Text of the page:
BORIS Johnson has blasted the "demented" beliefs of Chinese medicine for causing the coronavirus crisis.
As Britain upped the ante with Beijing, the PM pointed the finger at the Chinese for "grinding up pangolin scales" and unleashing the deadly virus on the world.
In the thinly veiled attack, Mr Johnson told the One Planet Summit yesterday: "One final thought, don't forget that the coronavirus pandemic was the product of an imbalance in man's relationship with the natural world.
"Like the original plague which struck the Greeks I seem to remember in book one of the Iliad, it is a zoonotic disease.
"It originates from bats or pangolins, from the demented belief that if you grind up the scales of a pangolin you will somehow become more potent or whatever it is people believe, it originates from this collision between mankind and the natural world and we’ve got to stop it."
The PM has always been a fan on pangolins, an endangered ant-eater known for its scales, and even had a stuffed toy pangolin which sat on his desk during his time as Foreign Secretary.
The PM also used to jog in a T-shirt emblazoned with the message, “Save the pangolin”.
Coronavirus is believed to have originated in bats, and passed to humans through a live pangolin being sold to eat in a market in the Chinese city of Wuhan – the pandemic's epicentre.
But as tensions with China have escalated, the PM leapt to the pangolins' defence once again – telling Beijing it was their fault for failing to protect the animals.
And the International Trade Secretary Liz Truss followed Mr Johnson's leading, saying that a “Global Britain” would not kowtow to the likes of China, which uses forced labour.
Ms Truss outlined how the UK will use the G7 presidency to get tough on countries that do not play by global trade rules.
She said that global trade is currently happening in an “era rife with pernicious practices” while saying it is not right that British businesses – like ceramics manufacturers in Stoke on Trent – can be “undercut by goods subsidised by state owned enterprises.”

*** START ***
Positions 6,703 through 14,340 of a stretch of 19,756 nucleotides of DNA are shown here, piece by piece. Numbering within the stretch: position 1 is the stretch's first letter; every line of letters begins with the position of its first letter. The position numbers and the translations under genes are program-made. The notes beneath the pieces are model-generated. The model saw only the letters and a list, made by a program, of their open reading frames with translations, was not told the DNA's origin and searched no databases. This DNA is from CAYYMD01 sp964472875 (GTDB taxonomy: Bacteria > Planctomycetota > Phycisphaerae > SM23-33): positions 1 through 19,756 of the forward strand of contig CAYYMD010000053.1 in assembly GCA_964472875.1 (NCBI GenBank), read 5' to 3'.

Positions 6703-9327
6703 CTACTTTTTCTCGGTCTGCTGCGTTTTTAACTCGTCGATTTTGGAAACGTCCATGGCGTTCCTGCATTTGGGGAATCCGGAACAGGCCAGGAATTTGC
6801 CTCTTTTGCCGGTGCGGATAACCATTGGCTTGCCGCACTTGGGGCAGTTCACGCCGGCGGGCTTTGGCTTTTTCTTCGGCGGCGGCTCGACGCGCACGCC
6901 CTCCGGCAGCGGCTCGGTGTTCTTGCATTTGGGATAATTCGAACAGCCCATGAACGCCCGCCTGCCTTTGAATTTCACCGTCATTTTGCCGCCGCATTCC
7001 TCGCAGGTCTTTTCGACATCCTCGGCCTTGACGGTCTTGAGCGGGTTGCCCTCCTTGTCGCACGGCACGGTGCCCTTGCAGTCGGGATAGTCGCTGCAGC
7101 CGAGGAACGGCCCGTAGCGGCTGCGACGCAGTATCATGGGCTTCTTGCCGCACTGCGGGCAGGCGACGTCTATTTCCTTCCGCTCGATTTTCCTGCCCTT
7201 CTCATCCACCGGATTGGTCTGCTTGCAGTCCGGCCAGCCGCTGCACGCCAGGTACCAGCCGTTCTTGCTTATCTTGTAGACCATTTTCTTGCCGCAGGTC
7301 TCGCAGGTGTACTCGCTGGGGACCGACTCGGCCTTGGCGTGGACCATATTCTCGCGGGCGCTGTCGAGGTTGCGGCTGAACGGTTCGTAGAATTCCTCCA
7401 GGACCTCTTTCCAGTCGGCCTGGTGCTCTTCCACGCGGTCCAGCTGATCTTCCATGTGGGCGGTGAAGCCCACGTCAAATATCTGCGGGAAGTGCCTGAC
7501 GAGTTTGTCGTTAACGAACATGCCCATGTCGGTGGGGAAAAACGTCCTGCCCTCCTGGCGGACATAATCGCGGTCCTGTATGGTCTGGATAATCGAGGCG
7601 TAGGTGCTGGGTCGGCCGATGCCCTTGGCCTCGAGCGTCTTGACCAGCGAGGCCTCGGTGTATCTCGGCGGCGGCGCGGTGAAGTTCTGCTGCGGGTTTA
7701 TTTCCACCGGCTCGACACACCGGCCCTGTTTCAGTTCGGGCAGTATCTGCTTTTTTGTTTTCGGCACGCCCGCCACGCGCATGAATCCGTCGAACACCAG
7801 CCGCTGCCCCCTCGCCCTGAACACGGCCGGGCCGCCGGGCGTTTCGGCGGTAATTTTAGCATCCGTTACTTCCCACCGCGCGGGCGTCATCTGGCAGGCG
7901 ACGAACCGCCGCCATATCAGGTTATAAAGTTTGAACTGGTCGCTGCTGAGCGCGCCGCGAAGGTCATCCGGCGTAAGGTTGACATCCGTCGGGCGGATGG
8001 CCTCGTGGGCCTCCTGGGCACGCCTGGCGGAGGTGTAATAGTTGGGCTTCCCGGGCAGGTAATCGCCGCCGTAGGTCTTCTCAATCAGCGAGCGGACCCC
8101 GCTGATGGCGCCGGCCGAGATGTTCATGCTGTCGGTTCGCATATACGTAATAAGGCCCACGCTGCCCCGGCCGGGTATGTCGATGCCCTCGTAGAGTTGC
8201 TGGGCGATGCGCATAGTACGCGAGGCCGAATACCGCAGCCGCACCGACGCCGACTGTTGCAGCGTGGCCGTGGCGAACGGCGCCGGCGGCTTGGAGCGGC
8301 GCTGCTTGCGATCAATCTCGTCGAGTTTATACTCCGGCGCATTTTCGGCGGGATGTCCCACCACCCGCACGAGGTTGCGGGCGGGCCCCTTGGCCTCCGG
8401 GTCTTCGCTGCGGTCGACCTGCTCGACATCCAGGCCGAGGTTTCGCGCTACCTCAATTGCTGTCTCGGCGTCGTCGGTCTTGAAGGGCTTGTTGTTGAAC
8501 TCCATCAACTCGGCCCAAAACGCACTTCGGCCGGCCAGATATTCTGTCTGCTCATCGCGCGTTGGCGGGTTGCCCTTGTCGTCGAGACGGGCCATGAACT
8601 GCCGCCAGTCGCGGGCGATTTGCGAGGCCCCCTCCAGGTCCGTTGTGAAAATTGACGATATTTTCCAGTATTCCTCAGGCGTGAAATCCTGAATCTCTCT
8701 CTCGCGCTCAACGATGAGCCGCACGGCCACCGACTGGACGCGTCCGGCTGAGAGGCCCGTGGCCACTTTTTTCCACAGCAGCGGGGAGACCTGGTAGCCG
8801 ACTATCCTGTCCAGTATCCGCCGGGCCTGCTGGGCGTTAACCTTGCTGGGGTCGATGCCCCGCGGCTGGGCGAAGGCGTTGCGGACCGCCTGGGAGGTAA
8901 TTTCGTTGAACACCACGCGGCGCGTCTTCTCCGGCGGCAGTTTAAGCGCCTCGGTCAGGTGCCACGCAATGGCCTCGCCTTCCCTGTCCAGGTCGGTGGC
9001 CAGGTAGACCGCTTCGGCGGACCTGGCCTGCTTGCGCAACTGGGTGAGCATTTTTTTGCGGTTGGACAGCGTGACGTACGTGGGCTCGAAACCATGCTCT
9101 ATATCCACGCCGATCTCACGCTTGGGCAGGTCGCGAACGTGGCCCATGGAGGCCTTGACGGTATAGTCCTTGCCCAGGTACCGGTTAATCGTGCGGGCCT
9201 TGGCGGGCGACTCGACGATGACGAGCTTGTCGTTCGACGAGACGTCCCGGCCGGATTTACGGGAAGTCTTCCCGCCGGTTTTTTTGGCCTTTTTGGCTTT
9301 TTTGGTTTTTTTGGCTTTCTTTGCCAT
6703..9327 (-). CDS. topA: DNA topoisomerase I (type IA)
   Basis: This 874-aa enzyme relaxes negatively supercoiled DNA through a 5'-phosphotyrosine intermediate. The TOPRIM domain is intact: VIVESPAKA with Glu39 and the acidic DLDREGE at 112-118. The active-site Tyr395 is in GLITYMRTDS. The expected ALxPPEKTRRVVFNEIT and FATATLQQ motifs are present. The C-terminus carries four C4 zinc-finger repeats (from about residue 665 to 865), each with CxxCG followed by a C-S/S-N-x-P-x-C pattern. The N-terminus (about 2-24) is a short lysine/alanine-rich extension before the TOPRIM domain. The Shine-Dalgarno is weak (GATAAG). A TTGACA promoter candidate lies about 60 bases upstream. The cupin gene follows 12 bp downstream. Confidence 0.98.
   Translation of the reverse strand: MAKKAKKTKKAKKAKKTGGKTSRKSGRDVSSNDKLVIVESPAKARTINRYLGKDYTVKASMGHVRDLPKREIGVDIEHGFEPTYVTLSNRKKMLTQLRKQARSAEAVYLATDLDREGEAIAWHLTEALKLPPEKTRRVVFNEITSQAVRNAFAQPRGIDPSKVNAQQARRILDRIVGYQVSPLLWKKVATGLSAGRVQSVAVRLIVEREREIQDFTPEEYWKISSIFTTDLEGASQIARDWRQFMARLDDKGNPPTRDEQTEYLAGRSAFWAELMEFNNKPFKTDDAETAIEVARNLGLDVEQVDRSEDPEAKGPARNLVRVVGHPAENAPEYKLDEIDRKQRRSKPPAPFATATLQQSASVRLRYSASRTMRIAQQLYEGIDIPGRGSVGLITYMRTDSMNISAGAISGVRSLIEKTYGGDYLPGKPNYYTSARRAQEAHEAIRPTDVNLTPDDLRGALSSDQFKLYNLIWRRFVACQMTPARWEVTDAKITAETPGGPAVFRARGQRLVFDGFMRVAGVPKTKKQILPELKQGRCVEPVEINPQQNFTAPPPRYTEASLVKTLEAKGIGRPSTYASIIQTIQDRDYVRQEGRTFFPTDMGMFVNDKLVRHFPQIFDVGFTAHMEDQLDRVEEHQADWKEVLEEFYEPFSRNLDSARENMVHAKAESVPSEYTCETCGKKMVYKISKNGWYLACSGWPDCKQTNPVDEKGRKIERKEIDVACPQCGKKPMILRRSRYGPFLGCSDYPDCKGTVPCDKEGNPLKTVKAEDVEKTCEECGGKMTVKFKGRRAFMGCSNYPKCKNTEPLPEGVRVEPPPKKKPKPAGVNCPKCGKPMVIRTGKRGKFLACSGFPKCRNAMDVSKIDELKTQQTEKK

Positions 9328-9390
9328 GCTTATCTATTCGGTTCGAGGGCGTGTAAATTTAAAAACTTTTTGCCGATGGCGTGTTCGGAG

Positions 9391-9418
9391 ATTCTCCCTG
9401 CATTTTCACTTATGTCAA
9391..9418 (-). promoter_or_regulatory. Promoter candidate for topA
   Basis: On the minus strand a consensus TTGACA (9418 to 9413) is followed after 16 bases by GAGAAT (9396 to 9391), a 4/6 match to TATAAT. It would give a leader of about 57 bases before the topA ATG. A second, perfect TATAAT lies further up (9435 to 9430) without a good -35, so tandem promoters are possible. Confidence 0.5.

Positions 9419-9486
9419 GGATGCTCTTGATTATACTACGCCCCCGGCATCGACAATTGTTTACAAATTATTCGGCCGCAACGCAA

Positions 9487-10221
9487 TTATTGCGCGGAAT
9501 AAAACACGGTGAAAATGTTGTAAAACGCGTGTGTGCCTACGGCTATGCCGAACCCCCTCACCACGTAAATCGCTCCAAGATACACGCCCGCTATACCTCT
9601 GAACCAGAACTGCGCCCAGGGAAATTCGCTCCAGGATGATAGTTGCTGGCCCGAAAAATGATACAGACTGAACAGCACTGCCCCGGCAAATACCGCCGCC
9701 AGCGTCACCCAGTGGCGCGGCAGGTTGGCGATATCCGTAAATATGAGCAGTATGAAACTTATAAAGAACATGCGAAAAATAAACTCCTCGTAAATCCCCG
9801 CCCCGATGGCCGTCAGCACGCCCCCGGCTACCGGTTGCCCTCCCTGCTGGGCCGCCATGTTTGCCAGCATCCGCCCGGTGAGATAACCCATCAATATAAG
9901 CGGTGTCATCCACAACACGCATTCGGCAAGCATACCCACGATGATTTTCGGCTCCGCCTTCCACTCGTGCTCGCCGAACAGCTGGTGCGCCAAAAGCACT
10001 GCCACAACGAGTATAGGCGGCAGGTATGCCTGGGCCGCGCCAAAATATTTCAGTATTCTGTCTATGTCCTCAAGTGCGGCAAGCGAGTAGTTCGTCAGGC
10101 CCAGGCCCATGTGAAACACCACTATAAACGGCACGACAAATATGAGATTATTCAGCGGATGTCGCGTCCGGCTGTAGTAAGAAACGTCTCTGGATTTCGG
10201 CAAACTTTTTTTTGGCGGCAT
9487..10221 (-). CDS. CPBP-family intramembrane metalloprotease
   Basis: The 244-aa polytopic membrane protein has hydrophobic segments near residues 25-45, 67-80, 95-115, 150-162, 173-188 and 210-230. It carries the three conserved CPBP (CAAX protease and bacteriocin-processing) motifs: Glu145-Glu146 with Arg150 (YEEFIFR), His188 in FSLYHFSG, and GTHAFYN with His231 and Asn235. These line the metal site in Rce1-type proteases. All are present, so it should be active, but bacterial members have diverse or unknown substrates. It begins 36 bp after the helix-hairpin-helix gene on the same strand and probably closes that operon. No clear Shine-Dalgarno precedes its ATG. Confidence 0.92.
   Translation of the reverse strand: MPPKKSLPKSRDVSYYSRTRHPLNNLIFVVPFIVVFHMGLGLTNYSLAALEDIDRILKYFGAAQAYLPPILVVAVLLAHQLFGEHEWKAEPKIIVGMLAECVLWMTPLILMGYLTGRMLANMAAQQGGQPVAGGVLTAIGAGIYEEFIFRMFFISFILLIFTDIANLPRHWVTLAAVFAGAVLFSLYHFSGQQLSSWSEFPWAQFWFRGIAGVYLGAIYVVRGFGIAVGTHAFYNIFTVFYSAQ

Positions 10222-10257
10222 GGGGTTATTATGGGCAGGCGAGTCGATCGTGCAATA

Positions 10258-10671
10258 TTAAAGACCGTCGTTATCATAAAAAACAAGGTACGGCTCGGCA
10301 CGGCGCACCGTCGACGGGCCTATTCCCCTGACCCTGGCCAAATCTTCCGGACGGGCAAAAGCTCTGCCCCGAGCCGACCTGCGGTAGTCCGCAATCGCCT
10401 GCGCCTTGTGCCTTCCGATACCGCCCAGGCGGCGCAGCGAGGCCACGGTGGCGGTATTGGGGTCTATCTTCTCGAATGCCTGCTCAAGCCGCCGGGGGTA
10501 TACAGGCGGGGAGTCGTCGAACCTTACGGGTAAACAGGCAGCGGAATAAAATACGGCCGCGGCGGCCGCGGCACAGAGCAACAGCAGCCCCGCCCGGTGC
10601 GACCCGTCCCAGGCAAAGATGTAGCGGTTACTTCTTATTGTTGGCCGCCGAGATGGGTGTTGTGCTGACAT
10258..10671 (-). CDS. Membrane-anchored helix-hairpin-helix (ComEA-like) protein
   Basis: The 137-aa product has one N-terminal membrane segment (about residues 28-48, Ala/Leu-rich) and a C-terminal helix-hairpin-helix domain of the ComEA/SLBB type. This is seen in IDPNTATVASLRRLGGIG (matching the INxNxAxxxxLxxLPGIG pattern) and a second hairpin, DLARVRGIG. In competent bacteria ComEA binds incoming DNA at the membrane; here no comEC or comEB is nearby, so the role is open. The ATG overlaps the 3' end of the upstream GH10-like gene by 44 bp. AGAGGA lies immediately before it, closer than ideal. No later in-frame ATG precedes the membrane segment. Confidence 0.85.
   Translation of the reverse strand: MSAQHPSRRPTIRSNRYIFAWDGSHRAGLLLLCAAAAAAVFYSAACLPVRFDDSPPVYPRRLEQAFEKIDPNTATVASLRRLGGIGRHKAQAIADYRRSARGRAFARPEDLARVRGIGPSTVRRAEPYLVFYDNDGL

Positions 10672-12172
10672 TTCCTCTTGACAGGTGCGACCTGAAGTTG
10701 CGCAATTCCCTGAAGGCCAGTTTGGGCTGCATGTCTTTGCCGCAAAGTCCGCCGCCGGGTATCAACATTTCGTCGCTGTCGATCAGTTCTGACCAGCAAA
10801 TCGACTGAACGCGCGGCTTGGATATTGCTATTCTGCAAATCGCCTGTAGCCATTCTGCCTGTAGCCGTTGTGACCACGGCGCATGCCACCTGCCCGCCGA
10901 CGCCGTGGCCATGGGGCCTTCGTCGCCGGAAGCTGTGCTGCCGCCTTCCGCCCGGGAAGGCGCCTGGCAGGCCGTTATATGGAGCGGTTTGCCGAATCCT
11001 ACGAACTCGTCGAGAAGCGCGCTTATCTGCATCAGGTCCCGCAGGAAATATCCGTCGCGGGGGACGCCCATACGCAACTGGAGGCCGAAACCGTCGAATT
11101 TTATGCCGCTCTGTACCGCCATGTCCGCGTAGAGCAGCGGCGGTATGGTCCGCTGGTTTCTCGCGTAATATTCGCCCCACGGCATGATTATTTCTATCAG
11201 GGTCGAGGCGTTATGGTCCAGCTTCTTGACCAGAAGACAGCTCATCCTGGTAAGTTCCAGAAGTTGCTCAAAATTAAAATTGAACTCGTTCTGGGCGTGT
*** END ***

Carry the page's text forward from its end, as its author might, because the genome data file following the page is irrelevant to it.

In a slapdown to China’s use of Uighur Muslims as slaves in Xinjiang province she added: “It’s not right that… goods can come into this country that have been produced through forced labour in our abhorrent conditions.
“We need to think radically about how we generate economic growth, and how we are going to use our new global platform in 2021 – to promote free and fair trade and how we are going to take on those countries who tried to cheat, and to undermine free enterprise.
“Allies like Australia, South Korea, and India will be key to forging that group of democratic nations who can stand up for democracy, for human rights, for fair and free trade and of course, we're very committed to working with them.”
Foreign Secretary Dominic Raab also launched an attack on China's treatment of the Uighur muslims as Britain ramped up the rhetoric against Beijing.
British businesses will be issued with new guidance and risk heavy fines if found to be using products made by slave labour in the region.
He said the government will also strengthen the Modern Slavery Act, which will lead to firms receiving tougher fines but firms will be handed new guidance to help stop the immoral work.
The rules will also now apply to the public sector, and Mr Raab announced an urgent review of export controls to the province.
Mr Raab told the House of Commons of the raft of abuses committed in the Chinese region on the minority muslim population being forced into internment camps for political re-education and forced labour.
He also said torture and forced sterilisation was happening to the population “on an industrial scale."
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